With the incorporation of a heavy workload, students have to stay up late and minimize their amount of sleep every night to complete homework assignments. “Researchers have found that the relationship between sleep problems and anxiety is bidirectional,” therefore, the lack of sleep can cause an anxiety disorder (Smith). Further proving that a heavy workload increases not merely stress but also the chances of developing a mental health disorder. “School, homework, extracurricular activities, sleep, repeat— that’s what it can be for some of these students,” and the unhealthy repetition demonstrates an increase of symptoms closely related to anxiety (Leonard).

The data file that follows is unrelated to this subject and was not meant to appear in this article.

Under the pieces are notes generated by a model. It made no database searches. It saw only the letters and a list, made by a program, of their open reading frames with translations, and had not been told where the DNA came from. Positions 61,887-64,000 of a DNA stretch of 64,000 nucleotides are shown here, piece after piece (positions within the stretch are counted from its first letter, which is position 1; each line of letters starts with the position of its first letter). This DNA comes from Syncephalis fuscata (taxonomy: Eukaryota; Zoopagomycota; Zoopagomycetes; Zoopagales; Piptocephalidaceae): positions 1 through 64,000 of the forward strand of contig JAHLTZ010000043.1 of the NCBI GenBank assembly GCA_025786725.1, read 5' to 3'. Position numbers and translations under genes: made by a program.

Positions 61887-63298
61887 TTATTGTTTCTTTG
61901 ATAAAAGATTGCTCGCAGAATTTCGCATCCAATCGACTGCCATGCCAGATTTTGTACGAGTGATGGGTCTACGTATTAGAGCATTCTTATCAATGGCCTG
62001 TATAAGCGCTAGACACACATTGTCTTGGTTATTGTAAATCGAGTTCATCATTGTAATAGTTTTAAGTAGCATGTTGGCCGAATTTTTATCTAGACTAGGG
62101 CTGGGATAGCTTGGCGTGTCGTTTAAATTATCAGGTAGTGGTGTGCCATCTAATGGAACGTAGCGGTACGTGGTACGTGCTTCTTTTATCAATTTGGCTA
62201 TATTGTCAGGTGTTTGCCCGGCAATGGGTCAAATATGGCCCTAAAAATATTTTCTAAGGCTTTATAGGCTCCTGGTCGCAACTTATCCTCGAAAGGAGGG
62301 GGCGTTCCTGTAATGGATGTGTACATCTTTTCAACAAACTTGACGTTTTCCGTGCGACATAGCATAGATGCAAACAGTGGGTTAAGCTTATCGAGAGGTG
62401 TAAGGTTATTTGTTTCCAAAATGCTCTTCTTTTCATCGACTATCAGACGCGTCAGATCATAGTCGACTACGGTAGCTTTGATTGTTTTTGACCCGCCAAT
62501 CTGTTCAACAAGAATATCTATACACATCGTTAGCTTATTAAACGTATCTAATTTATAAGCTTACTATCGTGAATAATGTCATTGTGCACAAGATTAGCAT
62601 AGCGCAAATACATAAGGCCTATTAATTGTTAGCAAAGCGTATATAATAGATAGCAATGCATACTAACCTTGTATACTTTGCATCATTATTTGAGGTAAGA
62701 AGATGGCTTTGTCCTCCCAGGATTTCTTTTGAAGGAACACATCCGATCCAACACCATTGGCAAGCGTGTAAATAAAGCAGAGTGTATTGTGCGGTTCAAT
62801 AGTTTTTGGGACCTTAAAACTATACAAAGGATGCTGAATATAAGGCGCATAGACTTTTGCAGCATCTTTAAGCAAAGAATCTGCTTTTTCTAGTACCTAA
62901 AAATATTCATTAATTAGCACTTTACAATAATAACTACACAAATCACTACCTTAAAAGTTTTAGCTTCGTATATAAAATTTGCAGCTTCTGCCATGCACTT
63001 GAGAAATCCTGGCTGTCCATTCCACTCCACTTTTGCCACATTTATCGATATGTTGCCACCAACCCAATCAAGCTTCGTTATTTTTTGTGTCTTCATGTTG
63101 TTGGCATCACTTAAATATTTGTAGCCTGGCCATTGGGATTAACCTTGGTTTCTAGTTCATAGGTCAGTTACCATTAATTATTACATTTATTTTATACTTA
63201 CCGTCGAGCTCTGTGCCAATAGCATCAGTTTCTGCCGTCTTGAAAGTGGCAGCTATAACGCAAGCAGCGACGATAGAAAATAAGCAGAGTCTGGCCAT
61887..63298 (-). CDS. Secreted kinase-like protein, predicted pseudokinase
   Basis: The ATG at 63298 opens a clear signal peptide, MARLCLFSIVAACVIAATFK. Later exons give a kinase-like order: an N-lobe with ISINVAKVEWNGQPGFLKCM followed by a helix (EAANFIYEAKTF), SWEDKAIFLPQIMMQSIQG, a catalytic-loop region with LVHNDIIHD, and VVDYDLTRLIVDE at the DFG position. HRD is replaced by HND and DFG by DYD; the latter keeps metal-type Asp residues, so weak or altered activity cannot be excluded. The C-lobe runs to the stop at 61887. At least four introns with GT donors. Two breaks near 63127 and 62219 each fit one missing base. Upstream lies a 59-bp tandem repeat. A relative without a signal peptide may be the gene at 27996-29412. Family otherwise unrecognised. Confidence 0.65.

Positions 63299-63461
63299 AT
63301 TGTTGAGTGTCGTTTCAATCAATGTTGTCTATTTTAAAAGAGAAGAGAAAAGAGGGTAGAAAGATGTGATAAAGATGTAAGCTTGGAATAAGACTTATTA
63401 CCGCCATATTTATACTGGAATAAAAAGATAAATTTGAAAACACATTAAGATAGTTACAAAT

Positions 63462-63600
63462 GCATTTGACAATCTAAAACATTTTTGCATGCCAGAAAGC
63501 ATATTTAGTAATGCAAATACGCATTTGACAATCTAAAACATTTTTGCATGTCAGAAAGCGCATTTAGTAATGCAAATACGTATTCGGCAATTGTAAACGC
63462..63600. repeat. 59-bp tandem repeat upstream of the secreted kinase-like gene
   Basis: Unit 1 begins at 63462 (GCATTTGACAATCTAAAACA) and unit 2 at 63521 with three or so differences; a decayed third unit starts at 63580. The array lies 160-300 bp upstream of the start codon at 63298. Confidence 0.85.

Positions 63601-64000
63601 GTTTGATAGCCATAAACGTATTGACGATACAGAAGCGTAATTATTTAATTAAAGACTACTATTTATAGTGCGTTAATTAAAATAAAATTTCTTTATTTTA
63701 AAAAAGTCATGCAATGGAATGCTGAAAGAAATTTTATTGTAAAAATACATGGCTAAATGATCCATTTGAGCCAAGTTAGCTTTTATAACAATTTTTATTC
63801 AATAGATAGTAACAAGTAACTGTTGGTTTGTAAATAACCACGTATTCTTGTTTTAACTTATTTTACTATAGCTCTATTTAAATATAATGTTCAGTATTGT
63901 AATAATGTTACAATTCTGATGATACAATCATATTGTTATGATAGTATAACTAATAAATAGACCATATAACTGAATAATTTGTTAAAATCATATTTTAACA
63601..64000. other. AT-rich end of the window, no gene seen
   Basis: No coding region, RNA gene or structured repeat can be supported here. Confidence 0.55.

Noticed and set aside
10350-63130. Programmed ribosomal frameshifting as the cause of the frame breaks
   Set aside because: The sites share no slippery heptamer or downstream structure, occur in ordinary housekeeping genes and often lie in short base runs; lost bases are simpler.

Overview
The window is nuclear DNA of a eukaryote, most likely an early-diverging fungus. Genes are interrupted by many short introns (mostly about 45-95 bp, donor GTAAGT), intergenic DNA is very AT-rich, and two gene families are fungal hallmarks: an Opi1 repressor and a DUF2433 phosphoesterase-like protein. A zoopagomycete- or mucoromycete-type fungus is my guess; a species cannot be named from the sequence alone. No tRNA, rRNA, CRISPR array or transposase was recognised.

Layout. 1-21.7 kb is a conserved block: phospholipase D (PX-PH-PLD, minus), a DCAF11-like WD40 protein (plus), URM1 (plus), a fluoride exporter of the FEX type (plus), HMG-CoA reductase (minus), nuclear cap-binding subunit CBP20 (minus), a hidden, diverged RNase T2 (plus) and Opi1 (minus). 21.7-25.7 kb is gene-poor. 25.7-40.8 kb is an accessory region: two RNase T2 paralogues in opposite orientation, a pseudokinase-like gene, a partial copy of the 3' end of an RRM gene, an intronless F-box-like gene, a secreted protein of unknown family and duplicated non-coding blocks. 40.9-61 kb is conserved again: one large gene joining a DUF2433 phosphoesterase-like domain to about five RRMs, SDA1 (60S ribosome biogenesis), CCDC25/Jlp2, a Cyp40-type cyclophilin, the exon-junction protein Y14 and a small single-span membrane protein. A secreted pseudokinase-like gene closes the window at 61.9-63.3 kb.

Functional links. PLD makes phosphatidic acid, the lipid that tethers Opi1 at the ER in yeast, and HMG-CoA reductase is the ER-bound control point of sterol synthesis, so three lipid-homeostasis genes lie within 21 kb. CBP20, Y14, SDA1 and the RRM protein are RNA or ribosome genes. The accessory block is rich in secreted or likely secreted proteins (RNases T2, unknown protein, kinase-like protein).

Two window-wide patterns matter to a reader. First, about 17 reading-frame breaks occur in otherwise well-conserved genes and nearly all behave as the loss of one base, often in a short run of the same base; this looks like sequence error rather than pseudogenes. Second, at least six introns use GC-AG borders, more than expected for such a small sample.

Along with an ambitious student’s heavy workload, the desire to maintain a presence among social media replicates that of an unhealthy relationship. The incorporation of sustaining a social media following provokes emotions as life-altering as those related to anxiety. The “compare-and-despair factor” causes the youth to compare their own lives to those of others, which can result in a desire to replicate perfection rather than being genuine (anxiety.org). A self-consciousness of every apparent flaw develops can quickly into a mental illness due to the negative outlook on life. The quantity of likes becomes equivalent to self-worth and the symbol of an individual’s value.